The Fancy Times

Fine Slop for the Discerning Tastemaker

The Undiscovered Self

The Dilemma of the Individual in Modern Society

Carl Jung, 1961

And just as the typical neurotic is unconscious of his shadow side, so the normal individual, like the neurotic, sees his shadow in his neighbor, or in the man beyond the great divide.

Carl Gustav Jung

A short and casual text compared to Jung’s other works. The book straddles a line between philosophy and self-help. The central thesis is that in order for an individual to acquire the self-knowledge needed to resist ideological fanaticism and manipulation, one must first gain an awareness and understanding of one’s unconscious mind and true, inner nature. This is the titular “undiscovered self”. 

The book was first published in 1961, Carl Jung’s final year. Presumably, the writing was sewn up a few years prior, though still within Jung’s elder days. There is noticeably less pomp and bite when compared with something like Man and His Symbols, though a reader familiar with Jung will recognize his particular terminology in concepts like self-individuation and the shadow self. Some may find the book less robust than Jung’s past works, but to me, it seemed like a more personal writing. The reflections of a man fortunate enough to reach his twilight, rather than the grit of a younger writer hoping to shake the earth with his revelations. Is it a must-read before you die type of book? Not at all. If you like Jung and you see it at a thrift store, it can be a pleasant refresher on the embarrassing perils of ego.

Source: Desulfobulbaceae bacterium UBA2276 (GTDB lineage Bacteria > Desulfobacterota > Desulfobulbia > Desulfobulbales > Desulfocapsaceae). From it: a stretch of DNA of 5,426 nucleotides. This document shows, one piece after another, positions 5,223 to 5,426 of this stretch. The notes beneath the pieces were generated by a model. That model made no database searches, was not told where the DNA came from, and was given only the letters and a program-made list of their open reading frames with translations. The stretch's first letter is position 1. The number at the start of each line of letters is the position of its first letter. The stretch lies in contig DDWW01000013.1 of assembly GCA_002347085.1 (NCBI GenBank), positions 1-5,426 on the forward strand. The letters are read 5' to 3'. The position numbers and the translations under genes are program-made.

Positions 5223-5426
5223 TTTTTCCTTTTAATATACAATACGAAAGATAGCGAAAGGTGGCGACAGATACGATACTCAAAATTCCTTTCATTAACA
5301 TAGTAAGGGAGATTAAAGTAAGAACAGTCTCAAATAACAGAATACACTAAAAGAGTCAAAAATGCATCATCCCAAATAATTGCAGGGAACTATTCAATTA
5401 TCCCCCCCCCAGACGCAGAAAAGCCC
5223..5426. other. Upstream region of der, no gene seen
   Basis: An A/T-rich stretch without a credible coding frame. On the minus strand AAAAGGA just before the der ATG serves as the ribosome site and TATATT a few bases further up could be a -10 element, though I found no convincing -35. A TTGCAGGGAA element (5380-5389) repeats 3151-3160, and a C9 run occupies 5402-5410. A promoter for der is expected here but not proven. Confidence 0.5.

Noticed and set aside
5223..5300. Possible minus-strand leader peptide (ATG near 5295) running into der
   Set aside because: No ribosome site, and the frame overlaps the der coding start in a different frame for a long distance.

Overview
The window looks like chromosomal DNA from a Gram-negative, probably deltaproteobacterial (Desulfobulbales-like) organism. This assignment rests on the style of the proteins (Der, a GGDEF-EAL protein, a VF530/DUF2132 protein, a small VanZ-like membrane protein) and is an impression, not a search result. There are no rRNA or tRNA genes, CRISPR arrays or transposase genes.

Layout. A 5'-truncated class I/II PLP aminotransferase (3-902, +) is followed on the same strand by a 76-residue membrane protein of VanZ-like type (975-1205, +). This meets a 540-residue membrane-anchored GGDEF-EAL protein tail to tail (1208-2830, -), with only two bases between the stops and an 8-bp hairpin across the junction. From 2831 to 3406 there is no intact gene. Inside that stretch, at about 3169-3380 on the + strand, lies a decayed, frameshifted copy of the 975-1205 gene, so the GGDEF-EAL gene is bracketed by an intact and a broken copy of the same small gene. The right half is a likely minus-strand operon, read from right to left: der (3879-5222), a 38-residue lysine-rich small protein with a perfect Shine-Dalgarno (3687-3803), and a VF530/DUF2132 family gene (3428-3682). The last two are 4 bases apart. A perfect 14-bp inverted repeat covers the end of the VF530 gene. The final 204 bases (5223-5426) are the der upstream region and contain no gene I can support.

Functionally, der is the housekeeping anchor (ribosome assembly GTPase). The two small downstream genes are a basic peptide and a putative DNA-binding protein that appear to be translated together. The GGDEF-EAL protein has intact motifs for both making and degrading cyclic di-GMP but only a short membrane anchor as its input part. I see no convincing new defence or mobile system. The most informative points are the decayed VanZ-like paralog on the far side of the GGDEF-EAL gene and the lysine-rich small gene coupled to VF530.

Carl Jung’s lifetime allowed him a good seat to watch the stumbling death of western monarchies and the zealous rise of collectivism in all its infant forms. He shows a clear dislike of collective political machines that seems very informed by his time, but these opinions are neither ignorant, nor uninformed. Few new Jungian concepts are introduced. More so, Jungian concepts are reiterated and simplified like a TLDR note for Dr. Jung’s theories on psychology. If it’s self-helpy, that’s because all of Jung’s ideas are rooted in Know Thyself. This is the shrink who said that most of his patients suffered from a “lifestyle sickness” that many could correct on their own with an honest journaling habit. 

The forlorn state of consciousness in our world is due primarily to loss of instinct, and the reason for this lies in the development of the human mind over the past aeon. The more power man had over nature, the more his knowledge and skill went to his head, and the deeper became his contempt for the merely natural and accidental, for all irrational data – including the objective psyche, which is everything that consciousness is not.

Carl Gustav Jung

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